Since the United Kingdom (UK) will be a third country after the end of the transition period (ending December 31, 2020) EU law will no longer apply[1]. This change of the legal situation also has effects on the .eu domain names.

Amid the transition period from 1 February 2020 through to 31 December 2020 during which the UK remains part of the EU, the European Commission has now communicated what the effect of Post-Brexit will have on .eu domain names for individuals and/or companies established/residing in the UK.

On May 26, 2020 – almost halfway through the transition period – the European Commission announced the consequences for .eu domains held by stakeholders established in the UK.

According to Article 4(2)(b) of Regulation (EC) No 733/2002, as amended by Regulation (EU) 2019/517, as of 19 October 2019 only the following persons, undertakings and organizations are eligible to register .eu domain names:

  1. a Union citizen, independently of their place of residence;
  2. a natural person who is not a Union citizen and who is a resident of a Member State;
  3. an undertaking that is established in the Union; or
  4. an organisation that is established in the Union, without prejudice to the application of national law.

As soon as the transition period has come to an end, undertakings and organizations that are established in the UK but not in the EU and third country nationals (i.e. non-EU citizens) who reside in the UK will no longer be eligible to register .eu domain names. These undertakings, organizations and third country nationals will also no longer be eligible to renew .eu domain names registered before the end of the transition period.

As a result of this provision, the EURid (European Registry of Internet Domain Names) will be entitled to revoke such domain names on its own initiative and without submitting the dispute to any extrajudicial settlement of conflicts.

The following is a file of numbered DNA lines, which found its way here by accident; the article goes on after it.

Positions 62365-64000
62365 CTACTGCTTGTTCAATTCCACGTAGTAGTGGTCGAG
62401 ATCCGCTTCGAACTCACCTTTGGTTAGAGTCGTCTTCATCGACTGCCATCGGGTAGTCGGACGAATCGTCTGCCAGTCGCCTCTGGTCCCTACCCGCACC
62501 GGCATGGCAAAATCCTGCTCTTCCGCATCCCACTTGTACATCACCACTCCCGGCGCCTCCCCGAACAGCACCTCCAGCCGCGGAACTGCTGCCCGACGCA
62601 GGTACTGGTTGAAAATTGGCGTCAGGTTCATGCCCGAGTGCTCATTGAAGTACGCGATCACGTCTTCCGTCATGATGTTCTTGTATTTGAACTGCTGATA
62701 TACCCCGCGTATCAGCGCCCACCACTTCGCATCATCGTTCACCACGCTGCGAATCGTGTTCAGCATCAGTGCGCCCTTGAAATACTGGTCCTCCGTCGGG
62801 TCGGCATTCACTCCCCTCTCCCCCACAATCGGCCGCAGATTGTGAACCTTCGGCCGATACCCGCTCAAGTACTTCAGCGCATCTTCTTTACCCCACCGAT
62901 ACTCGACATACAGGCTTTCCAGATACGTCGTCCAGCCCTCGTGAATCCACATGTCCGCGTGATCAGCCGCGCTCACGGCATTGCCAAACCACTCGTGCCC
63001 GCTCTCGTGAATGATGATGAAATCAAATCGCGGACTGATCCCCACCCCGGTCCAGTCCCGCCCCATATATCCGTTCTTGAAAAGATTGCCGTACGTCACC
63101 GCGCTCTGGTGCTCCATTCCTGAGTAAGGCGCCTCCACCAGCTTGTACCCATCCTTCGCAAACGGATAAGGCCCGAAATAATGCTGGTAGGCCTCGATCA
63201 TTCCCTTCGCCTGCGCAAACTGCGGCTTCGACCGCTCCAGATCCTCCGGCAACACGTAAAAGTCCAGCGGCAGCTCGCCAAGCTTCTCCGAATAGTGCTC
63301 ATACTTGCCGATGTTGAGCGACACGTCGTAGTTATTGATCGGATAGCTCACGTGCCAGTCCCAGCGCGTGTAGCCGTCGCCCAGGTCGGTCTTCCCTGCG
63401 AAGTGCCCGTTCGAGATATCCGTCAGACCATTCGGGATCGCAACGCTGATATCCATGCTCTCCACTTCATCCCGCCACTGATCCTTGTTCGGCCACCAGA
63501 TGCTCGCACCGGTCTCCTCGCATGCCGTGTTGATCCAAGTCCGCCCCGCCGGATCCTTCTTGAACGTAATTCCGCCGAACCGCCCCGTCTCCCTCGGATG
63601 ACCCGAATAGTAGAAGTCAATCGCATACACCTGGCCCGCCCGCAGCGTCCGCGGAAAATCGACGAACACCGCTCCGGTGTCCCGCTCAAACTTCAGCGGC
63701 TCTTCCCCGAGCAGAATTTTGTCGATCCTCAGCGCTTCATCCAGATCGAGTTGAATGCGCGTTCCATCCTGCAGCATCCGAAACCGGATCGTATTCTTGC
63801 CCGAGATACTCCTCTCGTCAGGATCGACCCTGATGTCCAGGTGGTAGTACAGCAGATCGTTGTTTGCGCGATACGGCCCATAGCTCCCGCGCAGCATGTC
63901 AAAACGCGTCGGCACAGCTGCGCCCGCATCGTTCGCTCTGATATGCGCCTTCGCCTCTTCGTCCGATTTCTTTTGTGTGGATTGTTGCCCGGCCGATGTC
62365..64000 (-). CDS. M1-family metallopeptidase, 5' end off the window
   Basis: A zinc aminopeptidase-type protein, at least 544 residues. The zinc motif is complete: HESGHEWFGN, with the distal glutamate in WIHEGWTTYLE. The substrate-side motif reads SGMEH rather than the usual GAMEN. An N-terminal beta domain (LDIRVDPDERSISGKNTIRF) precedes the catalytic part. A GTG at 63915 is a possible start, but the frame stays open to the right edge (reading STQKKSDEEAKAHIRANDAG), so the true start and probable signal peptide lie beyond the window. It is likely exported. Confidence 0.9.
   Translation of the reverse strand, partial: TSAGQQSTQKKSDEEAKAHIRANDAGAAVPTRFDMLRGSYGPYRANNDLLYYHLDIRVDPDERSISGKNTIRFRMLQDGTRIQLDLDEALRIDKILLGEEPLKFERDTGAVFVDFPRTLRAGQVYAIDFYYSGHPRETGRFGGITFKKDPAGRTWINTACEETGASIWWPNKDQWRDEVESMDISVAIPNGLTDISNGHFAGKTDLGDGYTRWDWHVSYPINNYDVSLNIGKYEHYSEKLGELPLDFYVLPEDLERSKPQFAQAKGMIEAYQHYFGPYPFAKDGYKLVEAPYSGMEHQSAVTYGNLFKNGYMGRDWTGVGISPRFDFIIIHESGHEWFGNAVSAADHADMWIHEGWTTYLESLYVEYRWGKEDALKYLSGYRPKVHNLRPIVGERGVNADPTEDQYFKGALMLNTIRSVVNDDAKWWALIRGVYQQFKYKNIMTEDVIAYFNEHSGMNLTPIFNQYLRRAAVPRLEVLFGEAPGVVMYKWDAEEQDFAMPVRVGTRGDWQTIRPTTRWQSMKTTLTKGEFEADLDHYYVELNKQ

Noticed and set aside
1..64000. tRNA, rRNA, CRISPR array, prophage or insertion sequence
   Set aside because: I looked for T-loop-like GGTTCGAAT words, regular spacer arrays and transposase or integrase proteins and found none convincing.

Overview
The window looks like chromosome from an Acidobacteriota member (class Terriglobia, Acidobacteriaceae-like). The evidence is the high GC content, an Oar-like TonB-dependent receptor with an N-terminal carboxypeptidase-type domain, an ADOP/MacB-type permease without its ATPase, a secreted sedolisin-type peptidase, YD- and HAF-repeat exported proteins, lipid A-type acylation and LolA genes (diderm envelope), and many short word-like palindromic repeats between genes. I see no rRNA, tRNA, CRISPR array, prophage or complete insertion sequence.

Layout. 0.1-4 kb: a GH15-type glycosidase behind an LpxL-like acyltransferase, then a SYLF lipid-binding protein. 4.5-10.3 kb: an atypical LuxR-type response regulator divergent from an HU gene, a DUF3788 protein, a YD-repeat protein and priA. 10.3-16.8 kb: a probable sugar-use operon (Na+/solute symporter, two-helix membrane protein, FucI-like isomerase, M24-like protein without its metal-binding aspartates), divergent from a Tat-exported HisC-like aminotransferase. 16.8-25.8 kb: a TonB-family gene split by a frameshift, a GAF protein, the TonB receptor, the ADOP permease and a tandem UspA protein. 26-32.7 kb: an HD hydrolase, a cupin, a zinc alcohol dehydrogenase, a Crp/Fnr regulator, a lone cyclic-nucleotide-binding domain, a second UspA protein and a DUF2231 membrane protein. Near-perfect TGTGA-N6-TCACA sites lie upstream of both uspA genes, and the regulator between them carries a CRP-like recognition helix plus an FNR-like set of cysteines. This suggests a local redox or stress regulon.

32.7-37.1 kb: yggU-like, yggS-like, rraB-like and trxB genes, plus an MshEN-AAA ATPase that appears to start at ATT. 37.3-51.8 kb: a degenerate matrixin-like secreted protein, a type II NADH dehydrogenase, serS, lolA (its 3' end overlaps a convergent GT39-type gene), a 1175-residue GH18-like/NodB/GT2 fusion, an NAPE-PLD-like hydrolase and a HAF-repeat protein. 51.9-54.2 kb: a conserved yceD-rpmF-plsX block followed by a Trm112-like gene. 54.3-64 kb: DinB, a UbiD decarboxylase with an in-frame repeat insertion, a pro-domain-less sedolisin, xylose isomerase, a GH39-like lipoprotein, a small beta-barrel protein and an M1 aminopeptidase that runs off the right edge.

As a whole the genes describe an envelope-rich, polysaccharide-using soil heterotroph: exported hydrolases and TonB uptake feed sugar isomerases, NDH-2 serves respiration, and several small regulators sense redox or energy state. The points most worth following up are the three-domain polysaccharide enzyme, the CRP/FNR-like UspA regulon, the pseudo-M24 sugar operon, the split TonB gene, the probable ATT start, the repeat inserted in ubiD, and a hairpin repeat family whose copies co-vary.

EURid already has announced that as from January 1, 2021 it will not allow any registration of new .eu domain names by UK registrants. Also EURid will allow neither the transfer, nor the transfer through update, of any domain to a UK registrant.

The procedure for the cancellation of existing registrations will happen in a three step process:

  1. In a first step, EURid announced that all UK registrants and their registrars will be notified by email about the loss of their eligibility as of 1 January 2021 unless they demonstrate their compliance with the .eu regulatory framework by updating their registration data before 31 December 2020.
  2. In a second step, EURid will notify by email all UK registrants who did not demonstrate continued compliance with the eligibility criteria and their registrars about the inevitable consequence of imminent non-compliance with the .eu regulatory framework.
  3. In a third and last step on 1 January, 2021, EURid announced to again notify by email all UK registrants and their registrars that their domain names are consequently withdrawn, since they are no longer compliant with the .eu regulatory framework. Once withdrawn the domain name will be removed from the zone file and will therefore not be able to support active services as websites or email. The respective .eu domain names will be revoked and available for registration again one year after the transition period ends, namely on January 1, 2022.

Our recommendation

For holders of .eu domain names in the UK, we suggest to update the registration data before 31 December 2020. This could be done by, e.g., the indication of a legally established entity in one of the EU Member States or by an update of the residence to an EU Member State. Another possibility would be the proof of their citizenship of an EU Member State – regardless of their residence. In case that an update of the .eu domain name is not possible, UK holders of the .eu domain names should register alternative domains (such as .uk or .com) as soon as possible.

As far as citizens of EU Member States are concerned, that reside in the UK, they will remain eligible to hold .eu domain names after the transition period ends. However, those citizens will have to update their registration data and provide evidence for their citizenship of an EU Member State. Also UK citizens who reside in an EU Member State will remain eligible to hold .eu domain names after the transition period ends. This applies not for UK citizens who reside outside an EU Member State.

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[1] The following assessment is based on the current status quo. Should the EU and the UK come to an agreement that the transition period should be extended, the announced dates will need to be adapted accordingly.